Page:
Tag Archives: too thick paint

Paint Peeling Off Plaster!

Paint Peeling Off Plaster!

Here is one scenario – you paint a new colour onto a wall that has previously been painted and while the paint is still wet you notice it bubbling up! Then, when you rub the bubble it bursts and leaves the original plastered wall showing! Now you have an uneven surface.

Another scenario – you roller a coat of white on the ceiling in the bathroom and the old paint comes off on the roller! EEK!!

The worst case I have seen of this was in a stairwell in a renovated house and the paint on the walls of the stairwell was coming off in sheets like wallpaper.

Why does this happen?

It happens when newly plastered/skimmed walls or ceilings aren’t given enough time to completely dry before painting. The temptation is to start painting as soon as the plasterer has left the building but plaster takes longer to completely dry than you might think.

If the plastering has been done in the winter months it will need several weeks to thoroughly dry –  please don’t be tempted to wack the heating on full blast to try to speed up the drying process because the sudden rise in temperature can cause different problems.

Another reason it occurs is when the initial coat of paint on the new plaster is bog standard silk applied undiluted directly to the plaster.

Or the bathroom ceiling has been freshly painted on the new plaster which has never had a chance to dry because the bathroom is in constant use and then someone has a shower before the paint is dry. Disastrous.


On old plaster doing this – give it a light sanding and apply a thinned coat of matt paint – thinned with water to make it sloppy. Allow to dry thoroughly and then paint as usual.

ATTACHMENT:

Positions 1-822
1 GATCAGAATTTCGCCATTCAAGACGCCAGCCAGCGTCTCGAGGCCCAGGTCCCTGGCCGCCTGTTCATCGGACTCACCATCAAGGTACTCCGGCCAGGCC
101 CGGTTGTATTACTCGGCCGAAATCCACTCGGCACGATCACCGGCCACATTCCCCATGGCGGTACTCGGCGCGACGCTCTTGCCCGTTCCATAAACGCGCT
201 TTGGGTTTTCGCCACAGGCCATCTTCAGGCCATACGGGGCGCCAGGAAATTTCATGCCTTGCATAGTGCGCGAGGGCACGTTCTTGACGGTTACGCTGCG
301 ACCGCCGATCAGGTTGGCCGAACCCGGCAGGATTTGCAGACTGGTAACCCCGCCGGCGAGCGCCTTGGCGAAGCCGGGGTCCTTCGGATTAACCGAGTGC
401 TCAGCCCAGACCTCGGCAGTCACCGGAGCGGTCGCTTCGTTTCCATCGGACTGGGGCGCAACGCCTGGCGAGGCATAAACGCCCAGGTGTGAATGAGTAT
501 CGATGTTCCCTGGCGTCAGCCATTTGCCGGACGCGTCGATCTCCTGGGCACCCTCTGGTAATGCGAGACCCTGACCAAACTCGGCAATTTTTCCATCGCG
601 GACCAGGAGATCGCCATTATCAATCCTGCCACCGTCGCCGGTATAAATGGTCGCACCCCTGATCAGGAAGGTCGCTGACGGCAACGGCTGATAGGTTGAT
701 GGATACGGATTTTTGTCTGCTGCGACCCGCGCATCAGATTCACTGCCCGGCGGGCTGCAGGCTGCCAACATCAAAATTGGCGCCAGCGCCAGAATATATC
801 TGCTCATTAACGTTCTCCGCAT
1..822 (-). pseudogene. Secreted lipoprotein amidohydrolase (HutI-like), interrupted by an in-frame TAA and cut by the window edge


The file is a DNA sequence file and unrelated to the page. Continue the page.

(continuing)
On new plaster – the plaster should be given plenty of time to dry. Don’t rush this process.

Once dry, the first coat of paint on the new plaster should be matt (preferably white) and it should be thinned with water so that it is sloppy. Paint all the plaster with this mixture. It is your undercoat. It will sink into the surface of the plaster and give you a sound base for painting.

Allow to dry. Won’t take that long because it will soak into the new plaster.

Paint on another coat and leave to dry – Overnight.

Now, you have prepared the plaster for painting and will avoid bubbling and peeling in the future.

Paint in the colour of your choice.



Thick Paint

Thick Paint

I have just completed a job that required the use of *Wickes Matt paint in two colours. One colour (Scarlet) was of a good consistency, the other (Cardamon) was so thick that the tin could be completely upturned without any paint falling out.

This is of course the wrong consistency for wall paint and attempting to use paint at that thickness would result in twice the amount of paint being required to complete the job, as thick paint doesn’t go very far.

So a rescue job is what is called for. Scoop about a third of the paint gloop into a separate container or bucket and add an equal amount of water. Mix thoroughly. You will now have paint of a good consistency and can get on with the job.

Whatever you do, DO NOT tip the whole tin of paint into a bucket and add a load of water to thin it – the chance of getting the proportions wrong and ending up with an unusable tinted water mixture is high. Do it little by little.

*Wickes do produce good quality paint with strong pigments but the consistency of their emulsions is variable.